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More Social Security Disability Money if Your Medical Condition Worsens?

Can you get more money from Social Security disability if your physical or mental health condition takes a turn for the worse after you are approved for disability benefits.

Unfortunately, the answer to this question is “no.” The amount of your SSDI benefit is based on a calculation that looks to the amount of Social Security taxes you paid into the system. If you are found disabled and unable to work by Social Security, you get a monthly payment based on SSA’s formula. A deterioration of your medical condition will not cause your monthly benefit to increase.

If your medical or mental health condition improves to the point where Social Security concludes that you can perform the duties of a simple, entry-level job, SSA can cut you off, and the termination impacts your total monthly check – there is no partial disability in the Social Security disability system. Continue reading →

Past Due Benefits Paid Up to One Year Prior to Application Date Only

onset date vs. application dateQuestions related to onset dates, application dates and the date of first payment continue to be one of the more confusing elements of Social Security disability.  A recent question from a blog reader incorporates all of these issues so I thought it might be helpful to use this question as the basis of a blog post:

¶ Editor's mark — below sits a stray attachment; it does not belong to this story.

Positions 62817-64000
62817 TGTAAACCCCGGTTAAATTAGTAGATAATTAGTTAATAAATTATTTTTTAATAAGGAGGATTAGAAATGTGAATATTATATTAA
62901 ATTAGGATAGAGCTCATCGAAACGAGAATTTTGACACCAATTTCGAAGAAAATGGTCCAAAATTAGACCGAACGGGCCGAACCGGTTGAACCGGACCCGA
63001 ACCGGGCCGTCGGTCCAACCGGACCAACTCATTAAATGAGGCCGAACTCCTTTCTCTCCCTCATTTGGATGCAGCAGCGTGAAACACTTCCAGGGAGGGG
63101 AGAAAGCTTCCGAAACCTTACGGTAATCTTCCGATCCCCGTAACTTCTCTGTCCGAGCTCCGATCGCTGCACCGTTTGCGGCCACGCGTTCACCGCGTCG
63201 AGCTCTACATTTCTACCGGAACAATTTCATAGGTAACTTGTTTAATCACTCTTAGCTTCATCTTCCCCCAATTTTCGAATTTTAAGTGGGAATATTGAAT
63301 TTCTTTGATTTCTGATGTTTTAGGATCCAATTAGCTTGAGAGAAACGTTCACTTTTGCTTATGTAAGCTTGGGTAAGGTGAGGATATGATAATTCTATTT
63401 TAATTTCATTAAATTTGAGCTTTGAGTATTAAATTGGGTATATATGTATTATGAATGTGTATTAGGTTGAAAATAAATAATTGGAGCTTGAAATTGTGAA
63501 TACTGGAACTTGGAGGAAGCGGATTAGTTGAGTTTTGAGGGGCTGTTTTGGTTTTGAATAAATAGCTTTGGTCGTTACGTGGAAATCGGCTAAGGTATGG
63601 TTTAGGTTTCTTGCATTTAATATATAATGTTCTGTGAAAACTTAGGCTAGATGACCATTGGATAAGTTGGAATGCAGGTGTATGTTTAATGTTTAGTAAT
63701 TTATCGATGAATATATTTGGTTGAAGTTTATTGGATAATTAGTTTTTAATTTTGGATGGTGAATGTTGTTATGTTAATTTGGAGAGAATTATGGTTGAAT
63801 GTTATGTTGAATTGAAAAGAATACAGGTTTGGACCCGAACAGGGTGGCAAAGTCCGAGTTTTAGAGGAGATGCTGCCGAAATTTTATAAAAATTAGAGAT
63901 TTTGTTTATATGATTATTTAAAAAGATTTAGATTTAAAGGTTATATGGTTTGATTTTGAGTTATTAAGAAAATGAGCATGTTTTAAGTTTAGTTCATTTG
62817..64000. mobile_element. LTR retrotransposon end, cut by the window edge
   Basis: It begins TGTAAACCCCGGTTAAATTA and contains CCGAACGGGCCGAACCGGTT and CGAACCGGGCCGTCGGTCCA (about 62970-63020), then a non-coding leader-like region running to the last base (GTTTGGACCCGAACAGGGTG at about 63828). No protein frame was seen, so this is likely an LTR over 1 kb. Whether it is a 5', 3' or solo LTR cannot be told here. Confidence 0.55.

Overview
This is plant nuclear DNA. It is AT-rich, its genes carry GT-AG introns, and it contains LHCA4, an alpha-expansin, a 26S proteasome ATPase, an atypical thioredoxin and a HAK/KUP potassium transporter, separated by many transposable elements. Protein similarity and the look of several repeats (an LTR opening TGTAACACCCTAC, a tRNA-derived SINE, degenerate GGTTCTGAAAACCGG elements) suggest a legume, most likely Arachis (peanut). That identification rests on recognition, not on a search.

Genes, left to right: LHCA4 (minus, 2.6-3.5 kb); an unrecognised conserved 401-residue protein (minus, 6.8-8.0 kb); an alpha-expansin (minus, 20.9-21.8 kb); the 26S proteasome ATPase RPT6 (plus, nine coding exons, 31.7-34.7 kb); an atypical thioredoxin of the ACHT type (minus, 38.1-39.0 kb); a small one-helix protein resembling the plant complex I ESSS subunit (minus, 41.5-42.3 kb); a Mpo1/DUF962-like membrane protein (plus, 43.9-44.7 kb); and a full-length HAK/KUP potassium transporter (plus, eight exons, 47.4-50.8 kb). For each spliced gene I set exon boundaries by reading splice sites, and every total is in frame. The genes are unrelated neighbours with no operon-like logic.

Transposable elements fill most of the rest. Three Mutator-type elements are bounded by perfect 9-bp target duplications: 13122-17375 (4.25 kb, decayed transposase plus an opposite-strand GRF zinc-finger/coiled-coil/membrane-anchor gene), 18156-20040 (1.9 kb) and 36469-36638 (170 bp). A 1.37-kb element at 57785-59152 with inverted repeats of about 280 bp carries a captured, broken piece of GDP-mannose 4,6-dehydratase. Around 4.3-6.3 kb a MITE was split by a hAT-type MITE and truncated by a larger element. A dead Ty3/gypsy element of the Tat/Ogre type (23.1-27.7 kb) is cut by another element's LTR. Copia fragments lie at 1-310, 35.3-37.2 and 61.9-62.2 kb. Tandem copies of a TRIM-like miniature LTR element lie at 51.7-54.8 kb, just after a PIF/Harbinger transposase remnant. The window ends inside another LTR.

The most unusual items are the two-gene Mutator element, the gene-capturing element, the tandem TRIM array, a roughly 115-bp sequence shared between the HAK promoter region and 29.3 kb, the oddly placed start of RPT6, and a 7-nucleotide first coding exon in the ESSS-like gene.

Let’s first discuss the question of what is Robert’s onset date.  Generally, most claimants choose as their onset date the date that they last worked, and that is a reasonable choice.  However, your onset date should be the date that you became unable to work.  If, for example, Robert was laid off in May, 2009, and he suffered a major heart attack in October, 2009, the October date would be more appropriate.  In theory, you can choose an onset date prior to your last day of work, but doing so is an uphill battle and judges are reluctant to approve a claimant for disability for a time period when he was working full or close to full time.

Generally I advise my clients to choose the earliest possible onset date when their medical condition prevented full time work.  Your disability onset should be a date prior to the date that your SSDI insurance runs out. Continue reading →

Paying taxes on Social Security Disability benefits

With only one month to go until April 15th, our focus has quickly shifted to this year’s tax preparations. From W-2s to 1099s, to 1040 mailings to tax preparer solicitations, we are bombarded with reminders of our obligations to both the federal and state governments – whether we like it or not!